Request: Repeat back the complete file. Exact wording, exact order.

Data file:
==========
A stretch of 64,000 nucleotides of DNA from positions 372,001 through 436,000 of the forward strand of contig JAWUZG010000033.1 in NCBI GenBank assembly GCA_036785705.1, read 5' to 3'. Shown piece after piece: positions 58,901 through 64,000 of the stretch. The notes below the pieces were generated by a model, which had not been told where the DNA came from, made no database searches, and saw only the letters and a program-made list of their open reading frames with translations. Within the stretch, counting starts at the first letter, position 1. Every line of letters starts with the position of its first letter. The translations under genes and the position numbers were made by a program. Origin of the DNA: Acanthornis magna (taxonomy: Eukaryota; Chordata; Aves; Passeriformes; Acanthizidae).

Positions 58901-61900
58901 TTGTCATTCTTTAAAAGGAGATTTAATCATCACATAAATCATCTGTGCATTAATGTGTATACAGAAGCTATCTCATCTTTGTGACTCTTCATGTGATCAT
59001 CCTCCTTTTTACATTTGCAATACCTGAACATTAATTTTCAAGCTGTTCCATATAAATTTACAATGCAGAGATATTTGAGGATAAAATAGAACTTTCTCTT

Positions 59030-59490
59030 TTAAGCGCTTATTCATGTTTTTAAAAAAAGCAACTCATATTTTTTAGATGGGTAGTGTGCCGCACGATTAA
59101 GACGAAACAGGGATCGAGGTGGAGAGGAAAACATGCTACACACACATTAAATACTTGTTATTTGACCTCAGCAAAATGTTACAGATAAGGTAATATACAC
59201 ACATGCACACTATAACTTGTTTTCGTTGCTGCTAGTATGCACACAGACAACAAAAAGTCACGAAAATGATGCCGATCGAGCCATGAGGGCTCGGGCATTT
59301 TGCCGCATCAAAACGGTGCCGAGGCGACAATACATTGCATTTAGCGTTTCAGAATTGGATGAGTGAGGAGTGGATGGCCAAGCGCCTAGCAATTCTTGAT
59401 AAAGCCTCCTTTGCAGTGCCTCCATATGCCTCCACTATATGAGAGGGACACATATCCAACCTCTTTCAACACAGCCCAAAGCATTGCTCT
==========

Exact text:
A stretch of 64,000 nucleotides of DNA from positions 372,001 through 436,000 of the forward strand of contig JAWUZG010000033.1 in NCBI GenBank assembly GCA_036785705.1, read 5' to 3'. Shown piece after piece: positions 58,901 through 64,000 of the stretch. The notes below the pieces were generated by a model, which had not been told where the DNA came from, made no database searches, and saw only the letters and a program-made list of their open reading frames with translations. Within the stretch, counting starts at the first letter, position 1. Every line of letters starts with the position of its first letter. The translations under genes and the position numbers were made by a program. Origin of the DNA: Acanthornis magna (taxonomy: Eukaryota; Chordata; Aves; Passeriformes; Acanthizidae).

Positions 58901-61900
58901 TTGTCATTCTTTAAAAGGAGATTTAATCATCACATAAATCATCTGTGCATTAATGTGTATACAGAAGCTATCTCATCTTTGTGACTCTTCATGTGATCAT
59001 CCTCCTTTTTACATTTGCAATACCTGAACATTAATTTTCAAGCTGTTCCATATAAATTTACAATGCAGAGATATTTGAGGATAAAATAGAACTTTCTCTT

Positions 59030-59490
59030 TTAAGCGCTTATTCATGTTTTTAAAAAAAGCAACTCATATTTTTTAGATGGGTAGTGTGCCGCACGATTAA
59101 GACGAAACAGGGATCGAGGTGGAGAGGAAAACATGCTACACACACATTAAATACTTGTTATTTGACCTCAGCAAAATGTTACAGATAAGGTAATATACAC
59201 ACATGCACACTATAACTTGTTTTCGTTGCTGCTAGTATGCACACAGACAACAAAAAGTCACGAAAATGATGCCGATCGAGCCATGAGGGCTCGGGCATTT
59301 TGCCGCATCAAAACGGTGCCGAGGCGACAATACATTGCATTTAGCGTTTCAGAATTGGATGAGTGAGGAGTGGATGGCCAAGCGCCTAGCAATTCTTGAT
59401 AAAGCCTCCTTTGCAGTGCCTCCATATGCCTCCACTATATGAGAGGGACACATATCCAACCTCTTTCAACACAGCCCAAAGCATTGCTCT